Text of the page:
Dolittle (PG) - 101 minutes
Updated: Jan 25, 2020
I certainly hope children will get more out of this ludicrous fantasy than I did – and I suspect they will – for I found it almost unbearable (pun fully intended).
After losing his wife Lily (Italian actress Kasia Smutniak) seven years earlier, the eccentric Dr John Dolittle (Robert Downey Jr.), famed veterinarian of Queen Victoria’s England, has become a hermit.
He locks himself away from the rest of the world, behind the high walls of Dolittle Manor with only his menagerie of exotic animals for company.
But when the youngish queen (Jessie Buckley) falls gravely ill, a reluctant Dolittle is forced to set sail on an epic adventure to a mythical island in search of a cure.
As he crosses old adversaries and discovers wondrous creatures he regains his wit and courage.
The doctor is joined on his quest by young, self-appointed apprentice Stubbins (Harry Collett) and a raucous coterie of animal friends.
They include Chee-Chee (the voice of Rami Malek), an anxious, self-conscious gorilla and Dab-Dab (Octavia Spencer), an enthusiastic but bird-brained duck.
There there is the bickering duo of cynical, neurotic ostrich Plimpton (Kumail Nanjiani) and chill polar bear Yoshi (John Cena).
I mustn’t forget the headstrong parrot named Polynesia (Emma Thompson), who serves as Dolittle’s most trusted advisor and confidante as well as his reliable conscience. She also acts as the narrator of the piece.
Among other cast members in the adventure are Antonio Banderas as pirate king Rassouli, Michael Sheen as Dr Blair Müdfly, who was Dolittle’s nemesis at university and is Queen Victoria’s palace physician.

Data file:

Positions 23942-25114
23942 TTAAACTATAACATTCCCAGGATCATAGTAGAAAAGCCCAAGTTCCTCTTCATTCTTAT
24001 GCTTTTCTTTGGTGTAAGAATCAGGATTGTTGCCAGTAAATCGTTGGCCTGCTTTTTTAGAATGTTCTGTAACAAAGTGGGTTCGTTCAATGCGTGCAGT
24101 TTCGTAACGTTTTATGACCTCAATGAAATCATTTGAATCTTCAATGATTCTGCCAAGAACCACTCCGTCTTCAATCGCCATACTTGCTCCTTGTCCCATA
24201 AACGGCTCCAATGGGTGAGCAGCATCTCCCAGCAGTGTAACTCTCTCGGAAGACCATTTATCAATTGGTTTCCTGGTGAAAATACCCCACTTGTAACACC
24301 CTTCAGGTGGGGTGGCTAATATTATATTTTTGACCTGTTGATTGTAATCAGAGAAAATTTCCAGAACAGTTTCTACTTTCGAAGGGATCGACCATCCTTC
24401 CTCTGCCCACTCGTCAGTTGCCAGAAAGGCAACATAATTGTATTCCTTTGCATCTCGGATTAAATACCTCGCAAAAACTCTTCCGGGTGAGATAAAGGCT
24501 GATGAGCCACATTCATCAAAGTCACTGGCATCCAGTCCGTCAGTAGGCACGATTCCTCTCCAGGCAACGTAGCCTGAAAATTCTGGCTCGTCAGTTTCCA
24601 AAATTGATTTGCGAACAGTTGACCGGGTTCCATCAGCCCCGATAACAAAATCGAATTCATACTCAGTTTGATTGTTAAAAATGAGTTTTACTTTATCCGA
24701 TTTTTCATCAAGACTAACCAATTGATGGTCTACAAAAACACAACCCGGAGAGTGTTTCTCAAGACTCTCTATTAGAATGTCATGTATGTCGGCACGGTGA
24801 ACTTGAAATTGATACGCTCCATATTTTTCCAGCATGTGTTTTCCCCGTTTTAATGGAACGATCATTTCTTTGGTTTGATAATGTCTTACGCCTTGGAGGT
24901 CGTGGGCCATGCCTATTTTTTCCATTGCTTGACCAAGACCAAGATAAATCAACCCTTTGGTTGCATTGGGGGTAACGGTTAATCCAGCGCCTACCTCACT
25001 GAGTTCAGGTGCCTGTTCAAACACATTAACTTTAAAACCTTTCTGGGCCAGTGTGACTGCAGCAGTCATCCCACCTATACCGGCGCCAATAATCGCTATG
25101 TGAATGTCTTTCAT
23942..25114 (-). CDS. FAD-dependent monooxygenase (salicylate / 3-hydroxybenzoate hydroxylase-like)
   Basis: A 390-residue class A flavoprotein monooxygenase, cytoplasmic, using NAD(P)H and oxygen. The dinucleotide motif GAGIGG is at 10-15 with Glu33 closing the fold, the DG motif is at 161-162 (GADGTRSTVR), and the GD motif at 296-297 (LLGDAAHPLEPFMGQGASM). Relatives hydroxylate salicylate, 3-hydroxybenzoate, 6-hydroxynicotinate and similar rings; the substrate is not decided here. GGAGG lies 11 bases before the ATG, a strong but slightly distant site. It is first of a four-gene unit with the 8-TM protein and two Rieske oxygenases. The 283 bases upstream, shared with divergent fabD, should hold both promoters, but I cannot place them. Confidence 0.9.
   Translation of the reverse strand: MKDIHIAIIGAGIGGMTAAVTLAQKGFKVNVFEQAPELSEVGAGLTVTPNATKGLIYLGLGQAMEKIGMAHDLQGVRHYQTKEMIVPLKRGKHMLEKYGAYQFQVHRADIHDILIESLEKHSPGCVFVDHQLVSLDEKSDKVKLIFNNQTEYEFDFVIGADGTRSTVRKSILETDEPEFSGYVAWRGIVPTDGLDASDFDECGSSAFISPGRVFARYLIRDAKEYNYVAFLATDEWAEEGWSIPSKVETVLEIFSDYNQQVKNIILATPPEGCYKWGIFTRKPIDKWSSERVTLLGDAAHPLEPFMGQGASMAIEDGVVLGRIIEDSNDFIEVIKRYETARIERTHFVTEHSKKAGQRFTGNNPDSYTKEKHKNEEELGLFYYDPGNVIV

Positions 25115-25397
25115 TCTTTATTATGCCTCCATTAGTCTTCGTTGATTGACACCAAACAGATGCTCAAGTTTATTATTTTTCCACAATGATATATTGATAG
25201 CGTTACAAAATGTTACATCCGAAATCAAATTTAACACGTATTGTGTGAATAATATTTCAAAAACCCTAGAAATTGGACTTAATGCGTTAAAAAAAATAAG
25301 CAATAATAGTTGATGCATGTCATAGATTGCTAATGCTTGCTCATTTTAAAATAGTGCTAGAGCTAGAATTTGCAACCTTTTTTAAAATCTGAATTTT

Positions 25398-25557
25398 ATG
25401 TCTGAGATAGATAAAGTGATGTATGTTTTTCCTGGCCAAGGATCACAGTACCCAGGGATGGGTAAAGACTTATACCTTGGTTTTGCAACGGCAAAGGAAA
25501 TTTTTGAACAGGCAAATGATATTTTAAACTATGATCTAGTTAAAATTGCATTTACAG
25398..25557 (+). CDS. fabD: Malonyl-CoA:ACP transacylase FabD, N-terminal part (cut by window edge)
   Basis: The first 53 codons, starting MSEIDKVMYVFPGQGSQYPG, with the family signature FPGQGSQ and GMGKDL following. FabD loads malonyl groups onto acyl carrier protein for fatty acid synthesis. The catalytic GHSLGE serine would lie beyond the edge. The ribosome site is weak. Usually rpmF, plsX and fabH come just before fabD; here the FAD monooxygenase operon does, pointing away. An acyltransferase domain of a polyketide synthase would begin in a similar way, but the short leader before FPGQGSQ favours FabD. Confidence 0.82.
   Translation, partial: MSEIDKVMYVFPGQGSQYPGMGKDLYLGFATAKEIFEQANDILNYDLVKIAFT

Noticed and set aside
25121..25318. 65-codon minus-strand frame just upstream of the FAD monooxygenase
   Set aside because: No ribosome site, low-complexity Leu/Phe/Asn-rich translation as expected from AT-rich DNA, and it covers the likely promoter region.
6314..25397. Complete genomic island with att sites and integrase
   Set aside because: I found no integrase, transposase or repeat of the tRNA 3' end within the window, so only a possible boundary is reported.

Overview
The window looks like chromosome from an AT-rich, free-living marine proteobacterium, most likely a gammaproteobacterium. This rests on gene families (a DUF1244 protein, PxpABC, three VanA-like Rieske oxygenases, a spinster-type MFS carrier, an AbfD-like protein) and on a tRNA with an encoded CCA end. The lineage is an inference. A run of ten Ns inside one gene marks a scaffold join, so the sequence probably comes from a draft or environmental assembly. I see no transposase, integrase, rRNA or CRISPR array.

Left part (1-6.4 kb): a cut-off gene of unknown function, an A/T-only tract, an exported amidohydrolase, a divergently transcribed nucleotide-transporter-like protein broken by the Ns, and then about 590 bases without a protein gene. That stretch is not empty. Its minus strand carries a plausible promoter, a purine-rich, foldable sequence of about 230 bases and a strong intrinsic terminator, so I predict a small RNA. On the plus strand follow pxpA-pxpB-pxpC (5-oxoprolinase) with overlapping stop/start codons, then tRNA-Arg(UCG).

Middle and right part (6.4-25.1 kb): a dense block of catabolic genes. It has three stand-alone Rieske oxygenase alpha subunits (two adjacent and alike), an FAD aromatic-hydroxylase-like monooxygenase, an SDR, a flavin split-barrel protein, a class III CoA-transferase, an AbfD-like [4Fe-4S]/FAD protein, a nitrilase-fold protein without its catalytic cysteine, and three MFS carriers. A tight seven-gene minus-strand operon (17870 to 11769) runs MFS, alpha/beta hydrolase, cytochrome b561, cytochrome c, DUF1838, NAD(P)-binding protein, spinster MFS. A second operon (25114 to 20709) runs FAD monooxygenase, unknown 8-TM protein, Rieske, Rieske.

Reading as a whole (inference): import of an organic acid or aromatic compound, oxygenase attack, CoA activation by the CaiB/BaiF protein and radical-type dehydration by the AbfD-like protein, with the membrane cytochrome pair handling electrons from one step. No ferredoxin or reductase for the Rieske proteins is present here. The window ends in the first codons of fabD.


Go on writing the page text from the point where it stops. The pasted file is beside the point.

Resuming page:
Jim Broadbent puts in an appearance as Lord Badgley, the noble assigned to protect the queen.
But the voice talent doesn’t stop there. Marion Cotillard is Tutu, a cunning and courageous fox, Tom Holland is Jip, an intelligent and loyal, sight-challenged, long-haired lurcher dog.
Selena Gomez voices an escape artist giraffe named Betsy, while Craig Robinson is Kevin, an injured squirrel, who is equal parts brash, honest and spiteful, and Ralph Fiennes is gold toothed Barry, a ferocious and troubled tiger with mummy issues.
Dolittle’s screenplay was written by director Stephen Gaghan, Dan Gregor and Doug Mand.
On the strength of this, Gaghan should stick with dramatic realism such as he got when he helmed Syriana 15 years ago.
Dolittle has a preposterous storyline, is exceedingly silly, shallow and all but transparent.
Mere seconds in I wanted it to end. Never a good sign.
In my eyes it has much in common with Jumanji: The Next Level, which has done well at the box office, but I couldn’t stomach.
The acting – if you can even call it that – would be more at home in a school pantomime.
The special effects look like special effects. In other words, I was forever conscious of them, rather than them being woven seamlessly into the plot.
The creatures and their carryings on merely served to irritate me.
Most of the intended humour fell flat.
As you can well and truly tell by now, I see little, if anything, to recommend Dolittle to anyone other than children, but that alone may be enough.
Rated PG, it scores a 3 out of 10.